File photo. Photograph:( ANI )
Both realise that their long-term prospects depend on the Congress’s performance in the state in the Lok Sabha polls.
It took three days for the Congress, after its electoral victory, to name a chief minister for Rajasthan. There was nothing exceptional in the delay; the Bharatiya Janata Party had consumed nearly a week before it could finalise chief ministers for Maharashtra and Haryana. It can be argued that unlike in the case of the two latter states, the chief ministerial faces for Rajasthan were evident to the party even as it went to polls.
True, but instead of easing the situation, this really made the task of selection more difficult.
Neither Ashok Gehlot nor Sachin Pilot was a pushover. The first had experience; he had been chief minister on two occasions. The second, as the state Congress chief, had revived the party after its defeat in the 2013 Assembly elections, and later in the 2014 Lok Sabha polls where the party drew a blank in the 26 seats.
As a veteran, Gehlot had the support of a number of senior leaders, both at the state and at the grassroots levels. Pilot has age on his side and he connects effortlessly with the aspirations of the youth; besides he is a fresh and dynamic face.
The last factor ought to have in normal situations worked in Pilot’s favour. After all, as Congress president, Rahul Gandhi has often spoken of giving the youth a push-up in the party and appointed several young faces in leadership spots across the country. But the Rajasthan case was not normal. Not only was the Gehlot camp formidable but there was also the looming Lok Sabha elections to be considered. The choice between the two leaders, therefore, boiled down to the prospect of 2019.
Matters became further complicated for the Congress leadership after Pilot’s camp decided on aggression on the streets. The young leader’s followers blocked roads and even indulged in some arson to demand that he be made the chief minister. This was posturing of an extreme kind. On the other hand, Gehlot’s street backers remained relatively subdued. Perhaps their leader had sent across a warning that such outpouring of support would be counter-productive to his cause. Or perhaps he was confident of emerging the winner in the end, because he knew that Sonia Gandhi backed him and would have the final say.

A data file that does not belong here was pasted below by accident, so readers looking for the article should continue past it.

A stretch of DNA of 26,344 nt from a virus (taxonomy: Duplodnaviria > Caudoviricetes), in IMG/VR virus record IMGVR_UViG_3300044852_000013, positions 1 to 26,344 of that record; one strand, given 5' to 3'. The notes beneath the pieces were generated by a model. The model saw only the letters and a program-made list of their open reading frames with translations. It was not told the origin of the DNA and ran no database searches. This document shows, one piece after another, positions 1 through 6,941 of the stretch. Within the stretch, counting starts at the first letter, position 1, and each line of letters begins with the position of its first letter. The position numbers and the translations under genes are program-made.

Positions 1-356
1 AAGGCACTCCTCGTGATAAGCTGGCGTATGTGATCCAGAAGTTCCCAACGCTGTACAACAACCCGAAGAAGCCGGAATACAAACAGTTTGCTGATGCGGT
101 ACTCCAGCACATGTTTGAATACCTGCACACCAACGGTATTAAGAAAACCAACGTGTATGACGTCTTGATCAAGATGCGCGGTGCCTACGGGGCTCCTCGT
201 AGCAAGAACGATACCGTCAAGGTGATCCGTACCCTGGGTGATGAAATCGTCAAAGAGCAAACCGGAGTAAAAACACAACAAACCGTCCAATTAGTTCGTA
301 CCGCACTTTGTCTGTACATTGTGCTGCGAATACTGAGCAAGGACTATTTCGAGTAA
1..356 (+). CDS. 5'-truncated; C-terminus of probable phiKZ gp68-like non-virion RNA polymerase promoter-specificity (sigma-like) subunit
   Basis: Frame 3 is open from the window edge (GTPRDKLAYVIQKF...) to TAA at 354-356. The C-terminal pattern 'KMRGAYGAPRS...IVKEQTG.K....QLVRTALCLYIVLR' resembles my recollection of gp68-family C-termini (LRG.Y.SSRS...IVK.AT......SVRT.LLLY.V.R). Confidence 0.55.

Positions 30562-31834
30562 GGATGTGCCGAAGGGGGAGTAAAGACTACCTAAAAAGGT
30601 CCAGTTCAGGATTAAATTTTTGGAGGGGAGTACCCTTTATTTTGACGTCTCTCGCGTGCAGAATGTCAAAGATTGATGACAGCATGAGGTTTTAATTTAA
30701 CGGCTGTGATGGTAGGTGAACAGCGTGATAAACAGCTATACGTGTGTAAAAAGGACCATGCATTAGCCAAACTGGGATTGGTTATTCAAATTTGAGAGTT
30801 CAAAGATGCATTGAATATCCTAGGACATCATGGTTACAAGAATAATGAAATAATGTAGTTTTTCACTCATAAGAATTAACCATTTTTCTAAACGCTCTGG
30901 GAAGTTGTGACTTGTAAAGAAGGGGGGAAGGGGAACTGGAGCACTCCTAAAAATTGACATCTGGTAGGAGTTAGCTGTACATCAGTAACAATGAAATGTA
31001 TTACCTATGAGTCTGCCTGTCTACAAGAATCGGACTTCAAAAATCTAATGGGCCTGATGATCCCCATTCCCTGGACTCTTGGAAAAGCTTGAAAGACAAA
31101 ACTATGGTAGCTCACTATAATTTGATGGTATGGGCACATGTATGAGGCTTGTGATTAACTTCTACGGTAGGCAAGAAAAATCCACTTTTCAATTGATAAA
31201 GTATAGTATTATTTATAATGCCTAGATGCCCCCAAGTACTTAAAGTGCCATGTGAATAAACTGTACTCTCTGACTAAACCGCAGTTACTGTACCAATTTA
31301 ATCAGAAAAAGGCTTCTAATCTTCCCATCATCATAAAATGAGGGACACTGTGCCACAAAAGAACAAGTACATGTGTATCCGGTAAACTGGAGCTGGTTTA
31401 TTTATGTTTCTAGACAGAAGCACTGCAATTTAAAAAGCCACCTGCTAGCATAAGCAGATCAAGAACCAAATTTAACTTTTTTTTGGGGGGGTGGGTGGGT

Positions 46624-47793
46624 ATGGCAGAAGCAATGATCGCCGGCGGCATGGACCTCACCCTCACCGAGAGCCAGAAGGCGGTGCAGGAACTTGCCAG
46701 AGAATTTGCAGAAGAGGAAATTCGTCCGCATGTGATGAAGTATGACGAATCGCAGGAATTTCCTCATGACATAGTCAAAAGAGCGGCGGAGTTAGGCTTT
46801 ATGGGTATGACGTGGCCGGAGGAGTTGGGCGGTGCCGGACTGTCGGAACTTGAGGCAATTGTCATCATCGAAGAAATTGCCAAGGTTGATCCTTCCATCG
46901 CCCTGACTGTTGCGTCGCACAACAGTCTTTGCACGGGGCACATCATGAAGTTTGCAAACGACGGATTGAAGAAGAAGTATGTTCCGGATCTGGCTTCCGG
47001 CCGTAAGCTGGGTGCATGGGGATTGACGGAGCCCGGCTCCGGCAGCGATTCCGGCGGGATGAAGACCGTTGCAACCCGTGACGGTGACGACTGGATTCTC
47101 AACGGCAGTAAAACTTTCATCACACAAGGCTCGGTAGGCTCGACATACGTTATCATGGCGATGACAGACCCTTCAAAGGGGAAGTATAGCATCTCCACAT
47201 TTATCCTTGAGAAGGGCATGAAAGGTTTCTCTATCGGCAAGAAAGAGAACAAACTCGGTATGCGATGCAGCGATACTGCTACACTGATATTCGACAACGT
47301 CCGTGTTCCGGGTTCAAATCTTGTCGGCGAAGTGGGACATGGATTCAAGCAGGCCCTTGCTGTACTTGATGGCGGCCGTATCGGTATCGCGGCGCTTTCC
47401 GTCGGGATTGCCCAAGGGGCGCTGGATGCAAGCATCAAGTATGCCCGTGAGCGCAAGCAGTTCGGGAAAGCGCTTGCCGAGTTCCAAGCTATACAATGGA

Most media accounts inform us that Pilot was Rahul Gandhi’s choice, but that UPA chairperson and former party chief Sonia Gandhi rooted for Gehlot. There was no way her opinion could be ignored. Her intervention is understandable. She is the Congress’s tallest leader. Besides, as UPA chairperson, she had a role to play, given that the Congress had to take the support of others to form a stable regime. But there was also the Priyanka Vadra factor. She too participated in the extensive deliberations and is said to have backed Pilot’s candidature. Gehlot’s success, thus raises the question: With Rahul Gandhi failing to get his candidate chosen, did he not demonstrate the fact that he is not the final voice in the party, even though he is the party chief?
Nobody knows for certain which of the two leaders enjoyed the majority support of the newly-elected MLAs. Some reports have it that Pilot had the upper hand. If that was indeed the case, then Gehlot was thrust on the MLAs as their leader. It will also make his task as chief minister a little more difficult. Ironically, the compromise formula worked out which led to his being chosen the Chief Minister, itself could hamper his functioning in the months to come. With Pilot being named the deputy chief minister, Gehlot will be looking over his shoulder all the time.
While the months ahead will demonstrate the workability of the arrangement, the fact remains that the Rajasthan government will have two power centres — one led by the chief minister and the other by his deputy, and friction cannot be ruled out. Perhaps what will make the two leaders work in tandem, at least for now, is the challenge of 2019. Both realise that their long-term prospects depend on the Congress’s performance in the state in the Lok Sabha polls. There will be another time and day to pursue their rivalry. But Pilot would know that his vote bank, especially the Gujjar community to which he belongs, will not be happy for too long with the present arrangement. His supporters feel let down, more so because they see the deputy chief ministership as nothing more than a sop, more so because Gehlot is unlikely to give his younger colleague the leeway that the latter must be hoping for in party and governance issues.
(Disclaimer: The opinions expressed above are the personal views of the author and do not reflect the views of ZMCL)